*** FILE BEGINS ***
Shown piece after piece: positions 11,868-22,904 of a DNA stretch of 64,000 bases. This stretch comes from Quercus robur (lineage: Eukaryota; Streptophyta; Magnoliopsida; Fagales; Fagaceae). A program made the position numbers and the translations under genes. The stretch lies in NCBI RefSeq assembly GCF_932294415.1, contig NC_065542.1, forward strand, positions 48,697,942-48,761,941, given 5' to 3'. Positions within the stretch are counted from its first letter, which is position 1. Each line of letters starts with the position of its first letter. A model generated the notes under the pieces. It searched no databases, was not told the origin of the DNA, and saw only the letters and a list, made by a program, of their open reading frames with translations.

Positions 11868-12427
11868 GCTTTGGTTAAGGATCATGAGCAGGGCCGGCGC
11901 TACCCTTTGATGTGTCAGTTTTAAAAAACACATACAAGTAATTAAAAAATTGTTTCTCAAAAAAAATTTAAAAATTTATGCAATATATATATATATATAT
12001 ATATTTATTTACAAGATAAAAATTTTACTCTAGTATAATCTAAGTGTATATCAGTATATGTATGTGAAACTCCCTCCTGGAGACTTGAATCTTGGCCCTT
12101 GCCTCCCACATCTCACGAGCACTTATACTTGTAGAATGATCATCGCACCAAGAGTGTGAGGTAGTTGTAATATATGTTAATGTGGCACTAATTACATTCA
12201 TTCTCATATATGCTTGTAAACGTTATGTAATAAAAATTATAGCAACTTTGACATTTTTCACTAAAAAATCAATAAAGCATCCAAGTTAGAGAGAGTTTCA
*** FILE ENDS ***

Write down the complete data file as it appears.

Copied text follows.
Shown piece after piece: positions 11,868-22,904 of a DNA stretch of 64,000 bases. This stretch comes from Quercus robur (lineage: Eukaryota; Streptophyta; Magnoliopsida; Fagales; Fagaceae). A program made the position numbers and the translations under genes. The stretch lies in NCBI RefSeq assembly GCF_932294415.1, contig NC_065542.1, forward strand, positions 48,697,942-48,761,941, given 5' to 3'. Positions within the stretch are counted from its first letter, which is position 1. Each line of letters starts with the position of its first letter. A model generated the notes under the pieces. It searched no databases, was not told the origin of the DNA, and saw only the letters and a list, made by a program, of their open reading frames with translations.

Positions 11868-12427
11868 GCTTTGGTTAAGGATCATGAGCAGGGCCGGCGC
11901 TACCCTTTGATGTGTCAGTTTTAAAAAACACATACAAGTAATTAAAAAATTGTTTCTCAAAAAAAATTTAAAAATTTATGCAATATATATATATATATAT
12001 ATATTTATTTACAAGATAAAAATTTTACTCTAGTATAATCTAAGTGTATATCAGTATATGTATGTGAAACTCCCTCCTGGAGACTTGAATCTTGGCCCTT
12101 GCCTCCCACATCTCACGAGCACTTATACTTGTAGAATGATCATCGCACCAAGAGTGTGAGGTAGTTGTAATATATGTTAATGTGGCACTAATTACATTCA
12201 TTCTCATATATGCTTGTAAACGTTATGTAATAAAAATTATAGCAACTTTGACATTTTTCACTAAAAAATCAATAAAGCATCCAAGTTAGAGAGAGTTTCA